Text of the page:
Choosing a forwarder that understands the unique challenges of the pharma sector also plays a big role in fostering supply chain innovation. Implementing a new logistics plan can be risky, but the industry changes quickly and, through its relationship with a forwarder, a pharma company can keep pace with that change.
"Airline products evolve, shipping lines use better equipment, and there are many passive and non-passive solutions. But the main issue is to have correctly qualified people look at these products and test them, and with their levels of experience, have the confidence to present them to their clients and get them into the market," says McKenna. He believes that a well-trained forwarder will save companies money in the long term, even if they are more expensive.
Innovation, he says, however, is one of the most important things the industry must embrace. "The industry cannot stand still, although implementation within the pharma industry can take time. Having the right equipment tested need not be a lengthy process. The wrong equipment in the wrong hands will lead to poor results; the right equipment in qualified, trained hands can lead to positive, industry-changing results," he says.
"We look at a lot of products. Some help, some do not. But with the industry evolving at a fast pace, and constant mode-shift, companies need to plan for all modes of transport - air, land or ocean. All of these modes now have the technology to provide instant tracking, temperature and security alerts.
"When shipping controlled drugs, you not only need to know their location but the current active temperature, too." He believes all logistics operators should offer security alerts on the equipment to which members have access, so that if the package is opened or the light within the package changes, an alarm is triggered.
"With this information, companies can act, be responsive and help to protect the goods. Knowing exactly where the product is when an alert goes off means that a phone call to that location can help to prevent serious issues. Without this, spoilage is almost guaranteed, which no one involved in the supply chain of these products wants."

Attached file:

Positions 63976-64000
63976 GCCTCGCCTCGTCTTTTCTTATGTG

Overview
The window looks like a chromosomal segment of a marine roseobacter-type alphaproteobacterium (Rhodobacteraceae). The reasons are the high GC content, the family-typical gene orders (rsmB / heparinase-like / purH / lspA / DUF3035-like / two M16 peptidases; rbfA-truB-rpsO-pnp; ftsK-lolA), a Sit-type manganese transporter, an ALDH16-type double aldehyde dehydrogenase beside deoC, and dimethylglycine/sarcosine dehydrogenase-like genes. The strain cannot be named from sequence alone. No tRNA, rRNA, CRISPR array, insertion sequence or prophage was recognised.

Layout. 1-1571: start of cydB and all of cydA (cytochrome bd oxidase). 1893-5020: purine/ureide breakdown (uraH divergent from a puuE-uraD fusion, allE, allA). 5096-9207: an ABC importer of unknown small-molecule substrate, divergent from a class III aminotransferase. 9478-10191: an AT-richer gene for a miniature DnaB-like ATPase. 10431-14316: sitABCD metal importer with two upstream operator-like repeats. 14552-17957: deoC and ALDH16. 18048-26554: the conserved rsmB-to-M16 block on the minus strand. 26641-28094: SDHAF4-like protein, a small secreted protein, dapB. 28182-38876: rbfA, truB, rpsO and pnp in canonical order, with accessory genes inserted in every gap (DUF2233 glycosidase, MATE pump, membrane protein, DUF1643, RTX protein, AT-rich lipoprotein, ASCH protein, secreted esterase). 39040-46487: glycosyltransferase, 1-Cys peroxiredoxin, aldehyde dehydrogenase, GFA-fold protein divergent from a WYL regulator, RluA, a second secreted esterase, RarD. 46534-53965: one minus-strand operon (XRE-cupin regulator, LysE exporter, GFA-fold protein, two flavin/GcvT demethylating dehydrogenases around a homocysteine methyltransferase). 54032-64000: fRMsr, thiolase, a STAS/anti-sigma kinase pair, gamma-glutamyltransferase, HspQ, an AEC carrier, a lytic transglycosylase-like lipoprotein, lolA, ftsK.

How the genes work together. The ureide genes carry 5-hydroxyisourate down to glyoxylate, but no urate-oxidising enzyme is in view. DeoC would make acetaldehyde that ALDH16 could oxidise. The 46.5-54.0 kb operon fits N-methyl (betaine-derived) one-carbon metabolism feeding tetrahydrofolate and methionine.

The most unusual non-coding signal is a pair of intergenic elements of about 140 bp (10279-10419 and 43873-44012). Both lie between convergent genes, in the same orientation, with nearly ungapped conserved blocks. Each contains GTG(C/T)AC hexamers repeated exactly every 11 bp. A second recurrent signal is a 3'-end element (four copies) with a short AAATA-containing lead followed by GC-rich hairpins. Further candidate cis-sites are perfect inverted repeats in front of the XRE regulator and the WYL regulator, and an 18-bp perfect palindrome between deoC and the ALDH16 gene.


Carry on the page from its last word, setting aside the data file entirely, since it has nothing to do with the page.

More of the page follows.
Asked what counts most in fostering innovation in pharma logistics, McKenna has a simple and clear reply.
"Experience. So many companies have applied to become members as they feel it will gain them additional business. We reject approximately five companies a week, as they do not meet our criteria. We expect to work to a global standard. EU GDP was a good start, but we could not - and should not - expect global companies to work to an EU concept.
"We are working with IATA and leading companies such as Brussels Airport, and will roll out an IATA Center of Excellence for Independent Validators scheme for our members. By working to a truly global standard, the industry will benefit tremendously," he explains.
Seek out a specialist
The problems pharma companies may experience with 3PLs can have a dramatic impact on the overall performance of the business but, with the right experience, they can revolutionise the supply chain and radically improve the service to their customers. For McKenna, it comes down one simple thing: choosing a forwarder with the right experience and skills.
"Any issues can be minimised in this initial process. A general forwarder, as good as it may be, will look to choose the lowest-cost option first and then try to make the product fit into that model. But the shipment always needs to start with the product. A forwarder should look at the best options - how the goods should be handled, how it can help to protect the products, and ensure they arrive safely and in perfect condition."
McKenna once again emphasises quality over speed and cost: "With the correct experience and training, a shipment can be handled correctly from the very beginning. This is not an industry where corners should be cut.
"Costs should be protected, of course, but professionals help make the difference by knowing how to work with the products they are given. 3PL companies are responsible for handling goods. If they are not qualified, they simply should not handle them. This is a fundamental issue we often see causing problems, and WCA Pharma members are then called to handle a replacement shipment due to another company's mishandling or misunderstanding of what was required to complete on a successful shipment."
As for the future, WCA Pharma's aim is to be front and centre in the development of international standards, and to stay abreast of innovation to ensure that its members have the latest technology and skills at their disposal. The global pharma logistics market continues to grow apace, so reducing complexity and maximising efficiency will become ever more pressing concerns.
The goal is to make a completely closed supply chain a realistic possibility by virture of electronic data transfer, temperature monitoring, and sharing of track and trace between companies - something that is already starting to happen with shippers.
"No longer does this industry need to accept poor response times. With the technology that exists now - and that can only get better in the future - the industry can be confident in fewer claims and a greater ratio of successful first-time shipments," says McKenna.